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In Silicon Valley, Where A Teacher Works For Uber To Stay Middle-Class


This is Hanging On.

UNIDENTIFIED WOMAN #1: I think most people hate to think of themselves as middle class.

UNIDENTIFIED WOMAN #2: You have what you need but maybe not everything you want.

UNIDENTIFIED MAN #1: We have a car. But we live in an apartment. That's middle class.

UNIDENTIFIED MAN #2: If you add a boat, then you're not middle-class anymore. That's what changes it right there.

UNIDENTIFIED MAN #3: The middle class are families who are earning six figures.

UNIDENTIFIED MAN #4: Thirty thousand, $35,000 probably.

UNIDENTIFIED MAN #5: That means me. And it means I'm in trouble (laughter).

MARTIN: You'd think that a teacher pulling in $69,000 a year would be firmly middle-class, right? Not so much in Silicon Valley. Matt Barry teaches at Live Oak High School in Morgan Hill, Calif., where the median home price is $800,000. Now Barry has started driving for Uber after school and on weekends. He joins us now. Hey, Matt. Thank you so much for being with us.

MATT BARRY: Yeah, no problem.

MARTIN: I understand you and your wife are both teachers. What is life like in Morgan Hill, in that particular industry, in that place?

BARRY: Well, I mean, it's a beautiful area. It is a great place to raise a family, a great place to teach. We both really enjoy it. But it is very stressful financially. The way it's currently at, it's extremely stressful for a lot of teachers.

MARTIN: You're driving for Uber. And Uber has actively been courting teachers, I understand. Did you see an advertisement? Or...

BARRY: I - actually, a fellow teacher was driving for Uber. And, you know, I'm not driving a whole lot right now. It's the beginning of school. And, you know, my job does come first. But it did help. It doesn't necessarily work out financially...

MARTIN: What do you mean?

BARRY: ...'Cause it's really, you know - it's not the greatest level of income.

MARTIN: Are your passengers, when you have driven for Uber, ever surprised to learn that you're a teacher?

BARRY: Yeah, in the past. They expect teachers to be able to afford to live in their communities. And, you know, they expect their teachers to be - you know, what I should be doing is grading papers and curriculum.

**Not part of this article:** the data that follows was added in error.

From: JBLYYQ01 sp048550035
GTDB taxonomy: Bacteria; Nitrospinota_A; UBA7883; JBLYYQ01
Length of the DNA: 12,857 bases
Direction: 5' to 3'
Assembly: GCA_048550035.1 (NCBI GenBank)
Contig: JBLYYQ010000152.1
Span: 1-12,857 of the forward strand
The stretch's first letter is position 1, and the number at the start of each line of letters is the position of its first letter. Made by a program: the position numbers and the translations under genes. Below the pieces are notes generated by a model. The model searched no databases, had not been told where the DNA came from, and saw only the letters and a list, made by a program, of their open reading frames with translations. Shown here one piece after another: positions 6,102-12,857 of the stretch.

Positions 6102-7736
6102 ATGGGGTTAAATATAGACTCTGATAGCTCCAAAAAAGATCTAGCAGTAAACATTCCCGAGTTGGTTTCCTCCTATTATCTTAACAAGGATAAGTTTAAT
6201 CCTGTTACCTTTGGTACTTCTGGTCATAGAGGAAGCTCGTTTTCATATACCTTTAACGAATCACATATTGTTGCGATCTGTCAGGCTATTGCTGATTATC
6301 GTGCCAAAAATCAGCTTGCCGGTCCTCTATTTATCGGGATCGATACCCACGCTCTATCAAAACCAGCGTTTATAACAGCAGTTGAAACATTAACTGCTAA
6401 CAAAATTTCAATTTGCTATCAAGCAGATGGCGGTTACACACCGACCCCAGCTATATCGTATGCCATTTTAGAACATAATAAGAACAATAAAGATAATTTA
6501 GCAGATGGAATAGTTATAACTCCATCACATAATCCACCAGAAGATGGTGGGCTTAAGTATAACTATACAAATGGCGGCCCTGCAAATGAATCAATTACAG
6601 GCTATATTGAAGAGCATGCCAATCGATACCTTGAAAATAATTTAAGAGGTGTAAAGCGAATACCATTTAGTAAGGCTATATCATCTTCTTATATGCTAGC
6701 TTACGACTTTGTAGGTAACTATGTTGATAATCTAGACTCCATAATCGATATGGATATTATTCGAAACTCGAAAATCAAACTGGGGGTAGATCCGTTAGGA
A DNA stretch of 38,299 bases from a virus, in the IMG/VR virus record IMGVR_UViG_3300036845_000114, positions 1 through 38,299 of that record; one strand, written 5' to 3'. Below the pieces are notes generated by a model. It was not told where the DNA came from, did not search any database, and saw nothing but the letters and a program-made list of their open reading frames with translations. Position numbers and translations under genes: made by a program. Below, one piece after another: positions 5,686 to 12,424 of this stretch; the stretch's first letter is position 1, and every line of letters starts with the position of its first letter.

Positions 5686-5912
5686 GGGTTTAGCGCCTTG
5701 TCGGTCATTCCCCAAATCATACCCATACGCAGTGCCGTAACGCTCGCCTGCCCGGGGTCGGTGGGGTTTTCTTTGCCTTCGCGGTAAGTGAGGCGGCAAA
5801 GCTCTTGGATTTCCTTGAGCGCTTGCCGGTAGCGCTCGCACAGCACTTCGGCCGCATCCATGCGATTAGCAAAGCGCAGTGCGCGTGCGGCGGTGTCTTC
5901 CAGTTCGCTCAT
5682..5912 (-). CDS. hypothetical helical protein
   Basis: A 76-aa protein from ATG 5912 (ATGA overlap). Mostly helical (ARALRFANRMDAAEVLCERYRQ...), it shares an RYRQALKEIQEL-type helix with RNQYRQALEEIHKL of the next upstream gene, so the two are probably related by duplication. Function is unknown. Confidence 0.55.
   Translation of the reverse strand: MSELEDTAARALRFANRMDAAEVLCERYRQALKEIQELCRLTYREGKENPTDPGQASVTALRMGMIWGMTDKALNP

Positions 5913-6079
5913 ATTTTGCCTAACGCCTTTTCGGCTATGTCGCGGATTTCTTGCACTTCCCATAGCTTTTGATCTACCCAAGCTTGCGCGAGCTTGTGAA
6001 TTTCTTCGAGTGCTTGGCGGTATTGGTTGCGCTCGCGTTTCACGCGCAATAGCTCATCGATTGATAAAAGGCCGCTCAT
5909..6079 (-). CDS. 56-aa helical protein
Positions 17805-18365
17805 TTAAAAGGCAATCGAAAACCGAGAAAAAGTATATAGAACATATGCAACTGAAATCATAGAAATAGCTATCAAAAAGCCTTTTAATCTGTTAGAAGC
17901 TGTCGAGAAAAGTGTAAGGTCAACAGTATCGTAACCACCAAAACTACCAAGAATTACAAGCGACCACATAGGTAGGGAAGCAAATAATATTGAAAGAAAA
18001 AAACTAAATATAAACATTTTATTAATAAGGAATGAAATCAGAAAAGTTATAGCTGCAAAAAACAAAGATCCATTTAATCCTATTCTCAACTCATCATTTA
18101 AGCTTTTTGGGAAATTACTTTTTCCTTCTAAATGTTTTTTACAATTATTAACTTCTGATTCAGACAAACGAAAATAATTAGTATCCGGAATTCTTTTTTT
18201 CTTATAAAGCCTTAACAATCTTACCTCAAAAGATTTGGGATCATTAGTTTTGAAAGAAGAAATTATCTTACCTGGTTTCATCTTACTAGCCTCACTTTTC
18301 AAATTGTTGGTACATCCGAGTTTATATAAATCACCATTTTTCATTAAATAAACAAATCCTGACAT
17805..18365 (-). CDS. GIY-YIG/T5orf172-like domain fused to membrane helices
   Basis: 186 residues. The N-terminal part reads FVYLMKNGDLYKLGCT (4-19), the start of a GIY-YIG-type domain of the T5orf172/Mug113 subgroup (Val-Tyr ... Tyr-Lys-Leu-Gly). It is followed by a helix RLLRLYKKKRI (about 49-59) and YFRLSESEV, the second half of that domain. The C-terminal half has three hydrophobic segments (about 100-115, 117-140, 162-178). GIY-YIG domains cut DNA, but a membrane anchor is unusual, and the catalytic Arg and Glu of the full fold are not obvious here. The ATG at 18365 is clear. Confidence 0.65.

And there's this sense of guilt associated with being a teacher that, I feel, all teachers have - is, you know, you could always be spending your time to hone your craft and to do a better job. I don't want to drive for Uber. And I'd rather be a full-time teacher and that be enough. But in the current housing market, it's really not.

MARTIN: You teach economics - right? - to 11th graders?

BARRY: I do.

MARTIN: Do you get into the stuff with them? I mean, do you talk about the particular economics of living in Silicon Valley?

BARRY: Yeah - talking about opportunity cost. And, you know, I have these seniors that are applying to colleges. And I'm trying to, you know, talk about the positives of gaining human capital. And then at the same time, the reality is when we look at the area, many of them are going to be priced out.

A lot of my students aren't going to be able to live in this community. And they start to see that. So yeah, I try to make the curriculum as real to them. And I pull from my life experience as much as I can. So I talk about some of the issues that teachers face. And, you know, some of them are kind of shocked.

MARTIN: So what are you and your wife going to do? Do you think Morgan Hill and that school district is a place where you could have kids and remain teachers?

BARRY: I think when it comes down to it, when a young teacher is on the precipice of making that decision - can I set up shop in this community? Can I afford a house? Can I afford to have a kid here? And the answer is no. I can't imagine paying $2,400 in rent each month like a lot of my colleagues are - and really ever be able to save enough for a down payment to buy a house and become part of the community.

MARTIN: Matt Barry - he teaches economics at Live Oak High School in Morgan Hill, Calif. Matt, thank you so much for talking with us.

BARRY: You're welcome. Transcript provided by NPR, Copyright NPR.

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